De Saint-Exupery, A. (2007). The Little Prince. New Delhi: Heritage Publishers.
After he has to make an unscheduled stop to repair his airplane in the Sahara Desert, an unnamed narrator encounters a lonely Little Prince who is visiting the planet. Over the time that it takes the narrator, who is both child-like and has similar experiences to the author, to fix his plane he and the Little Prince talk and the narrator eventually learns of the prince’s journeys.
Throughout much of the text there is a sense of “us vs. them” between children and adults. This is an aspect that many children will latch onto as being humorous. I, myself, (perhaps as an adult *gasp*) grew tired of critique after critique of various adult jobs. But this part of the text (roughly chapters 10 to 15) could be a way to jump into having students write their own (hopefully more positive) descriptions of their family members’ jobs.
This book includes a lot of quotable language and has illustrations that are recognizable to this book. It explores issues of perspective, innocence, friendship, individuality, loneliness, etc.
Activities to do with the book:
Students could create their own drawings of asteroids, planets and animals (or even hats) in response to the text. And a teacher could give a lesson on astronomy and the Earth's rotation.
Also, since the narrator was discouraged by grown-ups responses to his art when he was six-years-old, a teacher could have a tentative discussion about hopes for the future and never giving up, despite what others say. (A teacher could even bring in Langston Hughes’s “Dreams” poem.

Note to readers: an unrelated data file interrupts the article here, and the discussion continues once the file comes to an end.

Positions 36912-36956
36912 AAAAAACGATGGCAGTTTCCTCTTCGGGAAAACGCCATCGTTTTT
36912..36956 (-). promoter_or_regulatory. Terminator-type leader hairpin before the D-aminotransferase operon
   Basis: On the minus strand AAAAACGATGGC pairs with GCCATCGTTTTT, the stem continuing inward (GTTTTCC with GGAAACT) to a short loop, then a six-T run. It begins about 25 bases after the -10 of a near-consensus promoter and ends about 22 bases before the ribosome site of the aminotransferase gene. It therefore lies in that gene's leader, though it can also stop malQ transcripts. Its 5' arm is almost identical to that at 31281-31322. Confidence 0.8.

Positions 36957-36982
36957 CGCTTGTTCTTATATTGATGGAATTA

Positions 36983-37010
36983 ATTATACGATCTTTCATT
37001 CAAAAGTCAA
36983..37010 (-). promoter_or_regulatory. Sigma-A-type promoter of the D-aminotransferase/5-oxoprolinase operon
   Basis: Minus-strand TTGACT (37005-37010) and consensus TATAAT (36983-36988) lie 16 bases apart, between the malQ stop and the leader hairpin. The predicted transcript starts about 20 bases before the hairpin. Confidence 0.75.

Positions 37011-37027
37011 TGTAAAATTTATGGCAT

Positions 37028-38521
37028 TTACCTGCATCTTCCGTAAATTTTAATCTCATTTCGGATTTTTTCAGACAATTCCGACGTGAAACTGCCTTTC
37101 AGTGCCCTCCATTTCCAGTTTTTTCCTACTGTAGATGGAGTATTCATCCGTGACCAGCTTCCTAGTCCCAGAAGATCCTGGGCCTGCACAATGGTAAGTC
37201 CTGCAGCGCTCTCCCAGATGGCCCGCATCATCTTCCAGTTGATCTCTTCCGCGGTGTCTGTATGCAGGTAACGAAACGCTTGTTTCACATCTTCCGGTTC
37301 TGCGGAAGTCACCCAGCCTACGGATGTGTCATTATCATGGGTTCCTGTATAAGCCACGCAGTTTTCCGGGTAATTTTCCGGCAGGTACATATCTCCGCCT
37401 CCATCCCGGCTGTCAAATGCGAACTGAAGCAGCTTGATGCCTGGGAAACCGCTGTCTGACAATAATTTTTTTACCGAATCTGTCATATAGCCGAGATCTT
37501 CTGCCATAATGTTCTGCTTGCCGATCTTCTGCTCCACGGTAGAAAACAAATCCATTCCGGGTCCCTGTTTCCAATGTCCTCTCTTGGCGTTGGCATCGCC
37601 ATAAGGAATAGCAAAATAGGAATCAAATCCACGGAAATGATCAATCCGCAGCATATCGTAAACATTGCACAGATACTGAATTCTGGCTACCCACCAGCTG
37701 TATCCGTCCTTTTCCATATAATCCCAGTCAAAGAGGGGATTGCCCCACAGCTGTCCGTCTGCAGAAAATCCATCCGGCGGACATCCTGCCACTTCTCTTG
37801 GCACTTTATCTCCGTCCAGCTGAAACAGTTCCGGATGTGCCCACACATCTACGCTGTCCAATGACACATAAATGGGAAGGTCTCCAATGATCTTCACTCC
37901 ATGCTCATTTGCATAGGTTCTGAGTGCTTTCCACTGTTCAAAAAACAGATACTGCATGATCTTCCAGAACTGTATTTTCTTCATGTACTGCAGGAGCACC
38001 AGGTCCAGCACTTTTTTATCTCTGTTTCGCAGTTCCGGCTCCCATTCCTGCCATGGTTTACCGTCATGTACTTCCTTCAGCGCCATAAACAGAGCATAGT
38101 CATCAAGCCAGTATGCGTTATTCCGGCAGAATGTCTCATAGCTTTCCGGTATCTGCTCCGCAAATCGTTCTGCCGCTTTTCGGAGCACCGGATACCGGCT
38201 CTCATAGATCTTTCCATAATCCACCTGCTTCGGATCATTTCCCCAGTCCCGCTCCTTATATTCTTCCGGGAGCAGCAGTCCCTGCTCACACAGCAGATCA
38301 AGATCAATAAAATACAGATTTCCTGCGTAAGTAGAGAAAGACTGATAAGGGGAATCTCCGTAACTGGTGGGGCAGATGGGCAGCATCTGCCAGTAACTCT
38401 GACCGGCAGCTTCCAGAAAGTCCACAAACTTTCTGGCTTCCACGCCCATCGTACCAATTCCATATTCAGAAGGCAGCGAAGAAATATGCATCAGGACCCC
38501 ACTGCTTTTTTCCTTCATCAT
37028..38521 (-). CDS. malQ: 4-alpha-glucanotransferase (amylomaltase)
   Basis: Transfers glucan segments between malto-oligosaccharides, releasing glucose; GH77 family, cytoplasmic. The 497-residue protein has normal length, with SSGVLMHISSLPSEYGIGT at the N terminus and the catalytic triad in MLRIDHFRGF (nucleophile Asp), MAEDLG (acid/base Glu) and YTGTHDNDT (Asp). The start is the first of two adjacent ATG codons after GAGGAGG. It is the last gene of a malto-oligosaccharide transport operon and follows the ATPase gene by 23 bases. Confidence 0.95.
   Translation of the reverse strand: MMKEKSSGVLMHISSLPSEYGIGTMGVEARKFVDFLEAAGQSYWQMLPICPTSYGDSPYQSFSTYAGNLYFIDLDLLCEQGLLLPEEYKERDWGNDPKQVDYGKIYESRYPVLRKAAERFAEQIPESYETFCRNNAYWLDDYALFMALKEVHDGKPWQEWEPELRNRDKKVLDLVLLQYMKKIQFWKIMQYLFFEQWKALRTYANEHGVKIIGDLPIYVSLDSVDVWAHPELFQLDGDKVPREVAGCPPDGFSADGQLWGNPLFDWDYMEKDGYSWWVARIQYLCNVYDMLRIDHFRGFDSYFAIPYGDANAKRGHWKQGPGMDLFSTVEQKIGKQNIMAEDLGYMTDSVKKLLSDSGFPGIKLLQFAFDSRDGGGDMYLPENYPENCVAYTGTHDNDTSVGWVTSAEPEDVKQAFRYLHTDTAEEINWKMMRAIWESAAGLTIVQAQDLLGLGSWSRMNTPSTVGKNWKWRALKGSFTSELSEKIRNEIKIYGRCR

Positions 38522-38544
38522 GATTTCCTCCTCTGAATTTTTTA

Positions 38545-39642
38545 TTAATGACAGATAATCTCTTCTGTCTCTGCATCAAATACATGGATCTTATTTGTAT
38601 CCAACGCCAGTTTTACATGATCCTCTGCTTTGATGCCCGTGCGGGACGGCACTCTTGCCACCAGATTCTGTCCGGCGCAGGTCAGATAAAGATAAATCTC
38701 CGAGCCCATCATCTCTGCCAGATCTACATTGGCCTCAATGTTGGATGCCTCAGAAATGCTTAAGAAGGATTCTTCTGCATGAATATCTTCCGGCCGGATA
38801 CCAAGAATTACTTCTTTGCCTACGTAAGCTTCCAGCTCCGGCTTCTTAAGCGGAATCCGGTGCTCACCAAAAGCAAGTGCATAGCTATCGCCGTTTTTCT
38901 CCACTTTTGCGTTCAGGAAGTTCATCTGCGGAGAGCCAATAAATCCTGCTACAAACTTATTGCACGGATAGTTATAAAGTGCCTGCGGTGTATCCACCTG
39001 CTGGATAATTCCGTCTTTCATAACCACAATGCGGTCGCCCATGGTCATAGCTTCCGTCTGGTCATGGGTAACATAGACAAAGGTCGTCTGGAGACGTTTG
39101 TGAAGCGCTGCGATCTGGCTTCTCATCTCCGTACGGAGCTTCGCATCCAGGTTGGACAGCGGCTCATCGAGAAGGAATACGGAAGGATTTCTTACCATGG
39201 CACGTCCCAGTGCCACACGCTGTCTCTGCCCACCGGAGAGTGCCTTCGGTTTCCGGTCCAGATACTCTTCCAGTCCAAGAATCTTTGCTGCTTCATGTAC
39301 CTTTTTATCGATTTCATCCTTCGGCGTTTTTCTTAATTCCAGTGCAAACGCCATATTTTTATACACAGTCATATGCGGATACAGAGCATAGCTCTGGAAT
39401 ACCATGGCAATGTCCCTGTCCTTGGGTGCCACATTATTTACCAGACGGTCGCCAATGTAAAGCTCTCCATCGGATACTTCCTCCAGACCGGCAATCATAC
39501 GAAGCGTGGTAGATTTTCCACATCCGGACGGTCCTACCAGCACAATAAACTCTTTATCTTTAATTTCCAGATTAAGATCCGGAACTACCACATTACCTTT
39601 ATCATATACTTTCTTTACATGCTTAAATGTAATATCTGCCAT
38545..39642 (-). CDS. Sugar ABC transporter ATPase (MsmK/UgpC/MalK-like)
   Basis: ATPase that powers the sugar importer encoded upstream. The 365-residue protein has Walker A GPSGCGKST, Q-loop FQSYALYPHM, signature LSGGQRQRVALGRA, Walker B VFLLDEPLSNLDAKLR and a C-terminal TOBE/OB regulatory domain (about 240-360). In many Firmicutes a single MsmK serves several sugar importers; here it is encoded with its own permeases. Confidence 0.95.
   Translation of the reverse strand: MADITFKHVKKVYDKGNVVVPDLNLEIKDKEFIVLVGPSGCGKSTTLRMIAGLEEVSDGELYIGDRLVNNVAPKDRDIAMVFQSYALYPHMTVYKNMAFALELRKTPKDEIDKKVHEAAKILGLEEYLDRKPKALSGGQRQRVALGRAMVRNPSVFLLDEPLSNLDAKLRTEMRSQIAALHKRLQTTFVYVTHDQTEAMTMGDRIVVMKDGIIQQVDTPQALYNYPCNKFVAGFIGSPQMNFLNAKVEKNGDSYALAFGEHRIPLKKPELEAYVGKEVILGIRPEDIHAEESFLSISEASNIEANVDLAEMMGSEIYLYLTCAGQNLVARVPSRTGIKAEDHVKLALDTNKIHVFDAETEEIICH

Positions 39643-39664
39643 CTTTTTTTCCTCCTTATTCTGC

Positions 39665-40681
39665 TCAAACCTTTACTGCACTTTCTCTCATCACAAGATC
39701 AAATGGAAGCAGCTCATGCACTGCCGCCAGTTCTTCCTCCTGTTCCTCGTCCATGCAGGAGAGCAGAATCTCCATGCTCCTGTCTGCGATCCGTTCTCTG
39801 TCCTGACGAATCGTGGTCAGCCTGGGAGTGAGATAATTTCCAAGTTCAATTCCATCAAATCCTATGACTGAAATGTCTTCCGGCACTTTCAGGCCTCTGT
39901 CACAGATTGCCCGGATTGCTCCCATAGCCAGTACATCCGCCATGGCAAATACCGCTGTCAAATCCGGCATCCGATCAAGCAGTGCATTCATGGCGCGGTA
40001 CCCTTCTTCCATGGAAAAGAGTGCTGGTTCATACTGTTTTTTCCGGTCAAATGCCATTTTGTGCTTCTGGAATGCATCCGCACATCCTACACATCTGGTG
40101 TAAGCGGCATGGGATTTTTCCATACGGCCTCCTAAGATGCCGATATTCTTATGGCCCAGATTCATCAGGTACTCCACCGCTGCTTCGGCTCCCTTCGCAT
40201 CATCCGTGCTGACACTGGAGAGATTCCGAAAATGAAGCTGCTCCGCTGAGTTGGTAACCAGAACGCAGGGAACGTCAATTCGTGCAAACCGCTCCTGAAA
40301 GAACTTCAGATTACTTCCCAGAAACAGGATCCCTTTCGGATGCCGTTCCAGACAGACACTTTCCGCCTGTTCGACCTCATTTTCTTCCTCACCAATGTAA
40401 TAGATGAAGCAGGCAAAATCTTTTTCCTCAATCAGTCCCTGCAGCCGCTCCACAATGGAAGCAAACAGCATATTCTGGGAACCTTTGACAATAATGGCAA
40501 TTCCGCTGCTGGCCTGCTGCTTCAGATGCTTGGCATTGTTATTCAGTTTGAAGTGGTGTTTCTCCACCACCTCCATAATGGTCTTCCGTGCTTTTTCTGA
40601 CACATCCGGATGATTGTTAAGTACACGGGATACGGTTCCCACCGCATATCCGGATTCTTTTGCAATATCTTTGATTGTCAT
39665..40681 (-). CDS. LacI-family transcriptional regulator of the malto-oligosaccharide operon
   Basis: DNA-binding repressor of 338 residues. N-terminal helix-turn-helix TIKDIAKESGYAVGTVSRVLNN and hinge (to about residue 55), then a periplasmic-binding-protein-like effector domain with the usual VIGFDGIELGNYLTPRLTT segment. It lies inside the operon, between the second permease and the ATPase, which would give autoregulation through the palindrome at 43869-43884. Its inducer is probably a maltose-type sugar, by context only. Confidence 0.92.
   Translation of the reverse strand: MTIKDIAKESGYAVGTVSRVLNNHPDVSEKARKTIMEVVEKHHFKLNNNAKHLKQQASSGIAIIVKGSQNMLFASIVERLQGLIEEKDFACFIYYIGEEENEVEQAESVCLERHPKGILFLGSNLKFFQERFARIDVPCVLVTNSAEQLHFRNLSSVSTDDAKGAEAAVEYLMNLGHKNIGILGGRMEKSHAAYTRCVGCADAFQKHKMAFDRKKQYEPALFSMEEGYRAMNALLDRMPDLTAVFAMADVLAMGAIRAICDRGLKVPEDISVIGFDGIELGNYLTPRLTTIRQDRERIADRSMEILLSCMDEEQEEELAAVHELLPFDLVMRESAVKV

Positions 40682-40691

Since The Little Prince feels lonely and friendless throughout much of the story, a teacher could also begin a discussion on how to handle feelings of loneliness or how to make new friends.
For older middle-grade students, a teacher could also consider the way that the different adults living on the various asteroids the Little Prince visits are portrayed and why. It is worth noting, one of the adults featured is an alcoholic, so a teacher could discuss substance abuse as an illness to help create a sense of sympathy and understanding instead of immediate judgements.
Also, students could listen to an audio track of a portion of the book in French to trigger young readers to take an interest in learning a second language.
“Grown-ups never understand anything by themselves, and it is tiresome for children to be always and forever explaining things to them” (p. 3).
“But on your tiny planet, my little prince, all you need do is move your chair a few steps. You can see the day end and the twilight falling whenever you like…” (p. 24).
“Is the warfare between the sheep and the flowers not important? Is this not of more consequence than a fat red-faced gentleman’s sums? And if I know—I, myself—one flower which is unique in the world, which grows nowhere but on my planet, but which one little sheep can destroy in a single bite some morning, without even noticing what he is doing—Oh! You think that is not important!” (pp. 28-29).
Don't miss TWEETS FROM SPACE! going down tonight on my twitter page @SJKessel.